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[ANN] OCaml-Java project: 1.1 release
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Date: -- (:)
From: forum@x9c.fr <forum@x...>
Subject: Re: [Caml-list] [ANN] OCaml-Java project: 1.1 release

Le 12 nov. 08 à 03:21, Warren Harris a écrit :

>
> On Nov 11, 2008, at 8:17 AM, forum@x9c.fr - forum@x9c.fr wrote:
>
>>
>> Your (dual) suggestion of compilation of Java sources
>> into either OCaml sources of OCaml binaries for ocamlrun
>> (or even interpretation of Java bytecode) is interesting.
>> The Java language is clearly easy to parse, type, and
>> compile. However, the runtime support library would
>> be quite large (listing only the first items that come to
>> mind):
>> - implementation of a 'native' method from the JDK;
>
> As the original designer of the Java native method mechanism (JRI at  
> netscape which became JNI at Sun)... I'll be the first to say that  
> I'd be very happy to write all my native methods using ocaml's  
> methodology.

I understand that it would make you happy !
In fact, my point was that it would be a long job, not that it would a  
painful job.


>> - explicit encoding of the algorithm for message dispatch;
>> - explicit encoding of elements need by the reflection
>>   mechanism.
>
> Reflection is another feature of Java that one could get pretty far  
> without. Certainly when porting an application to a new VM this  
> would be a consideration, but when developing a new application,  
> there are simple alternatives that avoid much of the need for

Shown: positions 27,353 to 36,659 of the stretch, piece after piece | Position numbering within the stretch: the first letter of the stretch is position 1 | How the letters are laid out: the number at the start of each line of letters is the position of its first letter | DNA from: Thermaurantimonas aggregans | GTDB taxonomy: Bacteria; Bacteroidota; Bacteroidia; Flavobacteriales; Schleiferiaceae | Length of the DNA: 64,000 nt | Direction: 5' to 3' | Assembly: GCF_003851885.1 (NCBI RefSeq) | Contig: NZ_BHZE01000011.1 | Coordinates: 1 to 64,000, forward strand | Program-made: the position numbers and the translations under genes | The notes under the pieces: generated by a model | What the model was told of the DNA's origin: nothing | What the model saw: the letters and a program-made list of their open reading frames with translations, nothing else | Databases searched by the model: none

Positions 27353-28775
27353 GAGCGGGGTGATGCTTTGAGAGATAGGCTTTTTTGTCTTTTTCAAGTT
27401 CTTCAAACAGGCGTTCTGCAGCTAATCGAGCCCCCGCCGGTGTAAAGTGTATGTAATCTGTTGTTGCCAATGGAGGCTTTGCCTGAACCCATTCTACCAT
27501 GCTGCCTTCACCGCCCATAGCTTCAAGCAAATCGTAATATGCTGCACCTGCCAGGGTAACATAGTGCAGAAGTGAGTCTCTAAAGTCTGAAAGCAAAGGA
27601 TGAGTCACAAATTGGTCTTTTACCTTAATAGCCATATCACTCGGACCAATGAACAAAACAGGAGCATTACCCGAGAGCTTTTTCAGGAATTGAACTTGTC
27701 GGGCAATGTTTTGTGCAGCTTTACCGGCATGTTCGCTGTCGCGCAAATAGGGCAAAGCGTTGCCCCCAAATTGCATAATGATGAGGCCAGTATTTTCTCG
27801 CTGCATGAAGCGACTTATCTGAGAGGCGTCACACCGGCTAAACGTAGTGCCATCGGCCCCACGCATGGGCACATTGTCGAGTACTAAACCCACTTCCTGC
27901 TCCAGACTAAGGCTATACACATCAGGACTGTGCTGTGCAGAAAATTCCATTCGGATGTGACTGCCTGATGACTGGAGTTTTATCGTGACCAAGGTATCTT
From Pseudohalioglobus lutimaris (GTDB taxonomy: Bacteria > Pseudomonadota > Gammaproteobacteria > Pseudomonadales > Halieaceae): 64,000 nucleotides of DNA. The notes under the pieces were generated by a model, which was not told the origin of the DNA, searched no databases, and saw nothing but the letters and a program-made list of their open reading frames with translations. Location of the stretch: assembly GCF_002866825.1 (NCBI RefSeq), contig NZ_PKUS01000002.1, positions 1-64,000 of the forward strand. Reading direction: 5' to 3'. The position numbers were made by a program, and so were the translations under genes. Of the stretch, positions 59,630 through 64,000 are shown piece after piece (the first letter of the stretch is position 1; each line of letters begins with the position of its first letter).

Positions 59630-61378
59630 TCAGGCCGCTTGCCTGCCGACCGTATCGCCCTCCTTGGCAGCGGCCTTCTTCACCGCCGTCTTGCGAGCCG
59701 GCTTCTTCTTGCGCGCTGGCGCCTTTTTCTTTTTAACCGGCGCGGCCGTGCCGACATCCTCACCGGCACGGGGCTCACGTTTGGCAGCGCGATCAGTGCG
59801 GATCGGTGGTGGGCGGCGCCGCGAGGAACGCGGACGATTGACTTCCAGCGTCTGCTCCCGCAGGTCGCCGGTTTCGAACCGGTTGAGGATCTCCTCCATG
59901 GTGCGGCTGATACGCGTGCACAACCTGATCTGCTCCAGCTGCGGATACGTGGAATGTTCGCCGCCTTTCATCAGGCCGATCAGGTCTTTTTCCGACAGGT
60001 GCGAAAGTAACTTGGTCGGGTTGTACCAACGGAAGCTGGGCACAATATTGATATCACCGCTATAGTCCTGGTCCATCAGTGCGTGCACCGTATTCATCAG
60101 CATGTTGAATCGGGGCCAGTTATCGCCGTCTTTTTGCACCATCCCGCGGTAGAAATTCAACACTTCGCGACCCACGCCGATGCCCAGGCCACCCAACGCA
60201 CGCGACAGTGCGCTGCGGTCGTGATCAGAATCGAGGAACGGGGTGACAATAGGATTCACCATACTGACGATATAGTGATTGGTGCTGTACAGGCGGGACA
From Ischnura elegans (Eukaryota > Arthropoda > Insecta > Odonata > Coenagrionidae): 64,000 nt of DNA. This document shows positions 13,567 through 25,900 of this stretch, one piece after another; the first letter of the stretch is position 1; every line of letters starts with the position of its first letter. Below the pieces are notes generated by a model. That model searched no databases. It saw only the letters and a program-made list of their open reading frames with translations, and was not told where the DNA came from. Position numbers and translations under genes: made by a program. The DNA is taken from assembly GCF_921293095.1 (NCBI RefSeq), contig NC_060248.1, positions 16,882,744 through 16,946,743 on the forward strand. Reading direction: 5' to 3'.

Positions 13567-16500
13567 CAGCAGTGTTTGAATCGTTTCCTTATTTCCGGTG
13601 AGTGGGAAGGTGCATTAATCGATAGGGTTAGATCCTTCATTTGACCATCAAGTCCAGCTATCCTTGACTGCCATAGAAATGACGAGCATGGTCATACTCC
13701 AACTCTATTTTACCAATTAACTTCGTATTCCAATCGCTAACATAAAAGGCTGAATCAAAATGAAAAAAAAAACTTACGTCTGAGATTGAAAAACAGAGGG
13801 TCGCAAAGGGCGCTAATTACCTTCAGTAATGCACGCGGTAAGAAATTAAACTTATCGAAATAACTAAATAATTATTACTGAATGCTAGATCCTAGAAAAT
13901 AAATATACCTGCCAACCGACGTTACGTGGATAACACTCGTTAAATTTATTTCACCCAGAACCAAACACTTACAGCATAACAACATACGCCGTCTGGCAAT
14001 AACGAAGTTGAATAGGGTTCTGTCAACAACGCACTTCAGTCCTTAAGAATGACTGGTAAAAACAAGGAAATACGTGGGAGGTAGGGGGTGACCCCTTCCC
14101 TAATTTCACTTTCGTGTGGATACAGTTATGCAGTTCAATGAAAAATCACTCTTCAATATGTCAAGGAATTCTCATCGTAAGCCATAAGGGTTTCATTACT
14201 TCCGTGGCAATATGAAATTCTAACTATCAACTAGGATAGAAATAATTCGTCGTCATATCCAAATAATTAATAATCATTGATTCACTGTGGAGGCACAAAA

> reflection.

I second that (even if I occasionally use reflection).
However, some existing Java framework rely on reflection.
As an example, the SPI mechanism is based on reflection and is
then used at various places such as script engines, image loaders,
charset converters, etc.
These frameworks would be unavailable if you do not port the reflection
mechanism.


>> At the opposite, the Java compiler performs the bare minimum
>> checks. Then, at runtime the bytecode is verified before
>> execution. More, through the security manager some
>> checks are done at runtime to verify if the JVM is allowed
>> to access a file, open a network connection, etc.
>> All these runtime checks are obiously needed to grant the
>> user that some code will not harm its computer (e.g. inside
>> applets).
>
> Java's focus on downloaded applet security and JIT compilation made  
> a lot of sense in the browser world, but is somewhat useless in a  
> server context, which is where most java applications are deployed  
> today. I think that a server-only subset of Java could make a lot of  
> sense, particularly in conjunction with a VM such as ocaml's that  
> provides superior performance and footprint. I think many developers  
> would happily sacrifice a few language features for performance.

Well, I mostly agree but see scenarii where the sandbox model is  
useful on the server side.
The sandbox allows to fine-tune the execution permissions for an  
application.
Some of the permission can of course be enforced by the OS (e.g.  
filesystem permissions,
firewall rules, etc.) but it can be handy to be able to specify them  
on an application basis.


Xavier